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Subject: Re: 0x88

Author: Louis Verhaard

Date: 02:30:00 01/12/99

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On January 12, 1999 at 04:26:42, Bruce Moreland wrote:

>On January 12, 1999 at 03:55:37, Louis Verhaard wrote:
>>My chess program "Houdini" (which would be a respectable member of the
>>"U2000 club") uses another way to represent the board:
>> it is an array of 65 ints, 0 meaning
>>"the illegal square", and the other ones the real squares.
>>Arrays North, South, NorthWest, etc get you to the next rank, file, etc.
>>(North[A8] would give the illegal square). KnightMoves gives the list
>>of squares that can be reached by a knight from a certain square.
>>Other arrays give the file, rank, diagonal, etc. of a certain square.
>If you are using C it is more fun to zero-base your arrays, so you'd use either
>-1 or 64 as illegal values, typically.
>>Two-dimensional arrays can be used for representing other static properties
>>about the relations between two squares, for exampe there is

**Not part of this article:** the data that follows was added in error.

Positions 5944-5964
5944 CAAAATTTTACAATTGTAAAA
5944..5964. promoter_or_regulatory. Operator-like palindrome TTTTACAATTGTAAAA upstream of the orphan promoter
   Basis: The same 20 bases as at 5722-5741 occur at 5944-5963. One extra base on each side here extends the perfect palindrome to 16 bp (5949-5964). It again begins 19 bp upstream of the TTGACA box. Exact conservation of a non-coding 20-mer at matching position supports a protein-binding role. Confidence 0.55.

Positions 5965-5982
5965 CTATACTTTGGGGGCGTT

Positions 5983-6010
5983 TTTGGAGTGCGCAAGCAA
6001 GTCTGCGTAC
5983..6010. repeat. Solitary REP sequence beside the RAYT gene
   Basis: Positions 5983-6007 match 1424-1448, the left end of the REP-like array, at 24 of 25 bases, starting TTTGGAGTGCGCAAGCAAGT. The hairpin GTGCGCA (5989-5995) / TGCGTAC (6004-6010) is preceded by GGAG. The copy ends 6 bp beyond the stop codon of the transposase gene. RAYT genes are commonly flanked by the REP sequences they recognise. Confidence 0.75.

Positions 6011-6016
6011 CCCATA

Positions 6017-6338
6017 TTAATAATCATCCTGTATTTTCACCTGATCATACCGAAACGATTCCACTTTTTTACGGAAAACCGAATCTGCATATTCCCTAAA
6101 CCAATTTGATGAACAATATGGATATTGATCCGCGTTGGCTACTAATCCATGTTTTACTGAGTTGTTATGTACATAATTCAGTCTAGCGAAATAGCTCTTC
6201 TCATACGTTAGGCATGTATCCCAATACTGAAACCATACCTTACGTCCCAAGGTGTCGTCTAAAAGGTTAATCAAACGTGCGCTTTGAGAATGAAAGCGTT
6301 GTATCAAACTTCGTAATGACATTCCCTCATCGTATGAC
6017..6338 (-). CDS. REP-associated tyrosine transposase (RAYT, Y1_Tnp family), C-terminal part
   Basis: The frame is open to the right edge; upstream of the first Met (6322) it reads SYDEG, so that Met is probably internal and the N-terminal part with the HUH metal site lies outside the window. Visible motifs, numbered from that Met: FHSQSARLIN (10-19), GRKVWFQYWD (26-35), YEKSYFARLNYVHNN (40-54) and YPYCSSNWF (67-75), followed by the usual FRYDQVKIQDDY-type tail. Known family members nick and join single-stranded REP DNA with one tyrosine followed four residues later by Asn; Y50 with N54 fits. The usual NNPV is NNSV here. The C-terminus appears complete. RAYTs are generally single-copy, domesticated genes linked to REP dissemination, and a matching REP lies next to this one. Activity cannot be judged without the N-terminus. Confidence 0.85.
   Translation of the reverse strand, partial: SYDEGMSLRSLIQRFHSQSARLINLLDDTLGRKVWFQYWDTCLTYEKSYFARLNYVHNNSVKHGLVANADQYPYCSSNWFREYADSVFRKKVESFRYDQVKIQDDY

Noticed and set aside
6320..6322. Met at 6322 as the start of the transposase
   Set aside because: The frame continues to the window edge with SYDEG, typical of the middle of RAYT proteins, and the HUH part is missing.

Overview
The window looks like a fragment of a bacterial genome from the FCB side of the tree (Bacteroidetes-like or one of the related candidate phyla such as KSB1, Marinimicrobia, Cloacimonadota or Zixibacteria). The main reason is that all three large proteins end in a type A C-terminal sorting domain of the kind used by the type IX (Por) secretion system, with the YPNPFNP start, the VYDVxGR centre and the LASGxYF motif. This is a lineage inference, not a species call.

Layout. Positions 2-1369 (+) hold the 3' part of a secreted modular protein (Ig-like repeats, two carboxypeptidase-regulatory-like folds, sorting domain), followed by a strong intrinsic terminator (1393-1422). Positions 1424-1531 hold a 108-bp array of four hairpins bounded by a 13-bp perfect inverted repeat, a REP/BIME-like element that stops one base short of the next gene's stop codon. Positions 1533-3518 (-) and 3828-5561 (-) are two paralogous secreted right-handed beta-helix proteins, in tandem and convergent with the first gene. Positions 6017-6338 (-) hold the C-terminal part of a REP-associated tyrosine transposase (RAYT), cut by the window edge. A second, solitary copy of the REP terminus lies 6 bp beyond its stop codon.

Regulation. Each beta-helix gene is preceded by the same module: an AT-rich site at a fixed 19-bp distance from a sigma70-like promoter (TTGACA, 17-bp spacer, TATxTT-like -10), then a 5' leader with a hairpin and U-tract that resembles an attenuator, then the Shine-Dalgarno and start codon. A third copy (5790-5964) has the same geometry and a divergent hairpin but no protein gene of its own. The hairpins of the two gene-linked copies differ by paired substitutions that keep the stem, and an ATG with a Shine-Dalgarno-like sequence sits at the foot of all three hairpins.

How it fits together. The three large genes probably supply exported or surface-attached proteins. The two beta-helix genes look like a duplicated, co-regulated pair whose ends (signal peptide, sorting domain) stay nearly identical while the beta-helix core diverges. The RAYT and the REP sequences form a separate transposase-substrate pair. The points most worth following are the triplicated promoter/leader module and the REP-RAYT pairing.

>>a KingDistance array that gives the "king distance" between two squares,
>>and there is another array "Direction" that tells how two squares are related
>>to each other (for example Direction[A1][G7] gives "NorthEast".
>This is a big honking array, it's 4096 elements.  You can do this with 0x88 in
>255 elements, and it is not a two-dimensional array.
>>An advantage of this representation is that the number of squares is
>>quite small, which makes the arrays quite small, so in principle you
>>can easily make more complex arrays,
>>like "can piece P on square A attack square B" (on an empty board),
>>although I don't use such arrays.
>You get this with a 255-byte array using 0x88.

Thanks for your reaction!

I understand the advantage of 0x88 now. You can very efficiently
represent properties that are only dependent on the relative position
of two or more squares, like the ones in the given examples.

For properties that depend on the absolute position on the board (like
storing 3-piece endgame data bases) 0x88 would be useless, but
then you just switch to another data representation.

On the other hand, 4096 bytes (or even 52K) may be a lot more than
256 bytes, but on a modern PC this is all peanuts, so I'll keep my
program as it is...


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